With Day 1 of Gen Con down, my main dealer hall day comes up and I have several games I want to see in action to judge if they are shelf-worthy.
Tag: cmon (Page 1 of 2)
Like every year, I think I’ll have time during the show to update things but that never happens. The convention is just too busy and entertaining to stop and post so as I settle back into to post-Con life, I get the energy to recapture the magic before too much of the memories fade. Because my photos are in order, it’s easiest to just go through things each day.
I’ve had the board game HATE for a while and I knew I’d want to paint it up but the game has a ton of minis. They are all pretty fantastic with a ton of detail so they deserve to shine. Unfortunately, painting all those minis up would take longer than I have the patience for and the color schemes would likely be pretty muted anyway. Give all that, I decided to try out a very simple approach. I had a broken model (with a replacement on the way) so I decided to test my approach on it and get my process down before diving in.
My last Photo Friday focused on some art shots of Blood Rage miniatures and I hinted that there was both inspiration and purpose behind it. Today, I showcase what that was all about by emulating one of my favorite pieces of board game art, Vincent Dutrait’s Blood Rage poster from Boardgamegeek’s Artist Series #1.
After some gentle coaxing, I decided to take the plunge and put Pimp My Board Game on Instagram. I likely pretty late to the party but it’ll be nice to have an outlet that is a bit more instantaneous for those times when I’m out and about without a full on post needed. Not that I was worried but @pimpmyboardgame was available so I should be easy to find.
A favorite game of mine recently had a revitalizing Kickstarter to enter the digital range. I’m not sure how well a digital port of the game will do but the Blood Rage Digital campaign also offered some physical extras as well. Even though no rewards have been delivered yet, I started thinking about this game again and decided to shoot some new images.
Well. After 3+ months, CMON was finally able to ship out the other half of my Song of Ice and Fire Miniatures Game pledge. I hadn’t realized until I saw the shipping notification what effect that botched delivery had on my desire to play the game. Nevertheless, it has arrived.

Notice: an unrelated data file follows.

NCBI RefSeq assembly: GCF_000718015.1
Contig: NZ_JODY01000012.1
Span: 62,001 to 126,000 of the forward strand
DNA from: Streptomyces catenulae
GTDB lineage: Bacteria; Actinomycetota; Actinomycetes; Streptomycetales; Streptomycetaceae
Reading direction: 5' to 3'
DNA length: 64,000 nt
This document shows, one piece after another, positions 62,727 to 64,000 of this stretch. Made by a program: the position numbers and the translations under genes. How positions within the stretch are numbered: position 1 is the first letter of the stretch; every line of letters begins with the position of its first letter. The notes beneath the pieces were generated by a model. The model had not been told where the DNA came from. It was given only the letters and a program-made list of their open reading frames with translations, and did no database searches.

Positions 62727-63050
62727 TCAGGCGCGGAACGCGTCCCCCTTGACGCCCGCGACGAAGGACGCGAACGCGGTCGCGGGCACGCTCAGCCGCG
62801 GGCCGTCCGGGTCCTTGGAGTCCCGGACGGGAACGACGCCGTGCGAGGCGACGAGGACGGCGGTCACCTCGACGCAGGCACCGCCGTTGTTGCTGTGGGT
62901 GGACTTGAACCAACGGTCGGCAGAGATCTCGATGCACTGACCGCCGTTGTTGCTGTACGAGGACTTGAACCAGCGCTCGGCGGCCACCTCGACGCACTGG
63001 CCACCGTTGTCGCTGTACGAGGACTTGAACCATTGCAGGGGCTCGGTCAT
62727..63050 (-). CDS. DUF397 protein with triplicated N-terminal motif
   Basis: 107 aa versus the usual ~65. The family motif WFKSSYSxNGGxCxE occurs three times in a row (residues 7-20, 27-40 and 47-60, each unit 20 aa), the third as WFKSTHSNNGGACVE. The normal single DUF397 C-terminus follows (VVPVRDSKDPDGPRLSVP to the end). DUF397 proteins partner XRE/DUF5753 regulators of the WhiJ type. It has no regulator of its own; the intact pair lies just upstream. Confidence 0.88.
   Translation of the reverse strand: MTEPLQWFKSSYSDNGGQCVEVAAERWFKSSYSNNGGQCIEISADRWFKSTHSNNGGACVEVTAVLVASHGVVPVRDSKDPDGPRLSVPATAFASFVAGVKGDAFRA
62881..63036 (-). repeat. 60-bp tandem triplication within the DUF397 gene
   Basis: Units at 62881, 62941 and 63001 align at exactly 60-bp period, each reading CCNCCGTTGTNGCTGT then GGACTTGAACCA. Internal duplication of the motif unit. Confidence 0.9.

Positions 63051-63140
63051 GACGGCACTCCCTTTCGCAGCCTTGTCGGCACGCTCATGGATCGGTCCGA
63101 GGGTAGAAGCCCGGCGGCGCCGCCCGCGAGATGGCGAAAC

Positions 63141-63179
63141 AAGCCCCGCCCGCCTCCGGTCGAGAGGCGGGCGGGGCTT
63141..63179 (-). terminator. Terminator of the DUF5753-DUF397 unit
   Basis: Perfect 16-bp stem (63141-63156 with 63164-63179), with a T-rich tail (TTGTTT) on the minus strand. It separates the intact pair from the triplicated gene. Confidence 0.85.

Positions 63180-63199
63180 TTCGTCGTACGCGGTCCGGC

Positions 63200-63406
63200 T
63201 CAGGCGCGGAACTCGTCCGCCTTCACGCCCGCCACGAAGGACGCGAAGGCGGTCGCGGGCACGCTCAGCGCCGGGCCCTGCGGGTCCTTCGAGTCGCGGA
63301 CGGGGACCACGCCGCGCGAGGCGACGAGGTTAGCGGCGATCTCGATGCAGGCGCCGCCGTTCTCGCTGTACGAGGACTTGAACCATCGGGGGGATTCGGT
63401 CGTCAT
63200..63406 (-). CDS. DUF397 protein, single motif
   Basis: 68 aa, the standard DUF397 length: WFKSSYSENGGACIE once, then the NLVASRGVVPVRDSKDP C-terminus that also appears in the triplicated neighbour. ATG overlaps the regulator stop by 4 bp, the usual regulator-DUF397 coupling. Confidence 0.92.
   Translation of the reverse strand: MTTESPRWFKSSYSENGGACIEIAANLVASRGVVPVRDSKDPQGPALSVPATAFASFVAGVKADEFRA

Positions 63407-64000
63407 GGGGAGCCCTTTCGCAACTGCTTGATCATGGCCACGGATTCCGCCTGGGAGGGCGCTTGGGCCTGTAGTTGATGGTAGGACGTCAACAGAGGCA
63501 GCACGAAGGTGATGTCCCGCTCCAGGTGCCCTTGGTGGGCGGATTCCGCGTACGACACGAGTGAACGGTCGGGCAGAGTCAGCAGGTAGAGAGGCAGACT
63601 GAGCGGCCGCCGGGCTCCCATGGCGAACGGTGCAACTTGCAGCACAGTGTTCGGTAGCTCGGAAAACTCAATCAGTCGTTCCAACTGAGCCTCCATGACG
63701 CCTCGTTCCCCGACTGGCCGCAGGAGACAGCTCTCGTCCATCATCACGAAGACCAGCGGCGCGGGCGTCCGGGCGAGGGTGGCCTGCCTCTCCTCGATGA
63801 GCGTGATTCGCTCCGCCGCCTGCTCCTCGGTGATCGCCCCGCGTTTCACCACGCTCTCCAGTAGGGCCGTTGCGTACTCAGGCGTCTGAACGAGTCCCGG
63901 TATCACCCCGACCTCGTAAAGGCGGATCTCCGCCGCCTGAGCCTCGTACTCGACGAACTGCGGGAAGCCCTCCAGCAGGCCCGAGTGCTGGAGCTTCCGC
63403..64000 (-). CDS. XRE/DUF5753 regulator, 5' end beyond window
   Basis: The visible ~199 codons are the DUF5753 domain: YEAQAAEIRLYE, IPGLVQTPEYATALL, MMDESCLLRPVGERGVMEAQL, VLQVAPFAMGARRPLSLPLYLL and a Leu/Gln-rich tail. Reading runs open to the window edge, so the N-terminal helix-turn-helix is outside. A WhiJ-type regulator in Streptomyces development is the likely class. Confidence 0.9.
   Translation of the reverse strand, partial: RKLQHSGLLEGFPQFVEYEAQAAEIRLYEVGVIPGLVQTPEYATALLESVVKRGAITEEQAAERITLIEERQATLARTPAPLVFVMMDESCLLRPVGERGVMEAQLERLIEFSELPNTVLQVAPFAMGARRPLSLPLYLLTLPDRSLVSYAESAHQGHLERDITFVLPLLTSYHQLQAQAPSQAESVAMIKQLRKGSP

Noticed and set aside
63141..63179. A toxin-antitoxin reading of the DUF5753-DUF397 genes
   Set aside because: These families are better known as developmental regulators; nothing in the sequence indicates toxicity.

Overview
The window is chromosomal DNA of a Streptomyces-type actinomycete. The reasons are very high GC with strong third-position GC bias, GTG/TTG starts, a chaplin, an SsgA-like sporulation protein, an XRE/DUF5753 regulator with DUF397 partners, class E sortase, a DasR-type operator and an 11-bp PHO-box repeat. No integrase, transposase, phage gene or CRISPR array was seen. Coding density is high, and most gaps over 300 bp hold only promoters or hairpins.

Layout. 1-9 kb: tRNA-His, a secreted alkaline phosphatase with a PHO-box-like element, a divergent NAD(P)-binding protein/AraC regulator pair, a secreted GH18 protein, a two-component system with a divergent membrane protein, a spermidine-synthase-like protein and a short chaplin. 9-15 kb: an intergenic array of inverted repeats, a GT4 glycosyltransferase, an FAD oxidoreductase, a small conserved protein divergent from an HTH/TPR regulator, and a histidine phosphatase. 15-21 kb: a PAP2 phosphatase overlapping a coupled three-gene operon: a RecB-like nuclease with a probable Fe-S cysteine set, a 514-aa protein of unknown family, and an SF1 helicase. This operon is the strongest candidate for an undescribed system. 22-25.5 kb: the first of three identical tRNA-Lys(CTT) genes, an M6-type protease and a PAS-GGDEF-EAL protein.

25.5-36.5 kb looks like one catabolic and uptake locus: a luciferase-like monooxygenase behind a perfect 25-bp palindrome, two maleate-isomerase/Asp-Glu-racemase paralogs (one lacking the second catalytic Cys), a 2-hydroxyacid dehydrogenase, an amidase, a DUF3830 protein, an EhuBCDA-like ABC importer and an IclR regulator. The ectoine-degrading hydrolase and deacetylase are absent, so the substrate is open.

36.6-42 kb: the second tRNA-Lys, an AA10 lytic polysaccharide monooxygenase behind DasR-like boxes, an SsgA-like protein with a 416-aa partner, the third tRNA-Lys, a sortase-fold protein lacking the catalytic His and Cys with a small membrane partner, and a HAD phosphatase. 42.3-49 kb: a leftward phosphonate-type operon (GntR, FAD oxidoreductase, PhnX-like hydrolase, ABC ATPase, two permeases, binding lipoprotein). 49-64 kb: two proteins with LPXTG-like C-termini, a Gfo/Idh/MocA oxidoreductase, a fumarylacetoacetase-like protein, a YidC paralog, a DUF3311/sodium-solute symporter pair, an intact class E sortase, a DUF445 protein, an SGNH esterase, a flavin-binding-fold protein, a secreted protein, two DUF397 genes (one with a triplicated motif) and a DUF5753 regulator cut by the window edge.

Move over Walking Dead, without warning, this arrived the yesterday:
I knew it was en route generally speaking but didn’t get a tracking number or anything for this new CMON monstrosity. The game was highly anticipated and is none other than the new A Song of Ice & Fire Tabletop Miniatures Game. That is a pretty big mouthful so I’ll shorten it to ASOIF for short.
Our annual gaming retreat happened last weekend and it marks the sixth year we’ve gotten together. This year we had five in attendance: Jeremy, Sterling, Colton, Reese, and myself. Reese, Colton, and I got there a little early so we hit a few games until Sterling arrived and then decided to take a break with a walk around the lake.
This walk proved interesting as it was almost dusk and accidentally ran into the dynamic mommy + baby moosen in a fun little encounter. The shot above was taken on the last day of the trip as the two decided to take a stroll down to the lake. As you can see, they pretty much own the road and when we met them at night during our first trek, we didn’t realize this fact.
I ran across something the other day that really got the hamster wheel turning and tangented off all over but eventually landed me on the topic painting styles in miniatures. I’ve studied art while in college and know a bit about the emergence of styles and schools of influence and so when I look at painting miniatures, I wonder what the prevailing styles and schools of thought are.
I still feel very new to the painting scene and so I might be missing a lot of cultural knowledge but I’m always surprised by the lack of diverse styles in the industry. Maybe they are too subtle for me to recognize but it seems to me like the art of painting minis is still in its infancy with painters focused more on trying nail down techniques and not develop an actual style.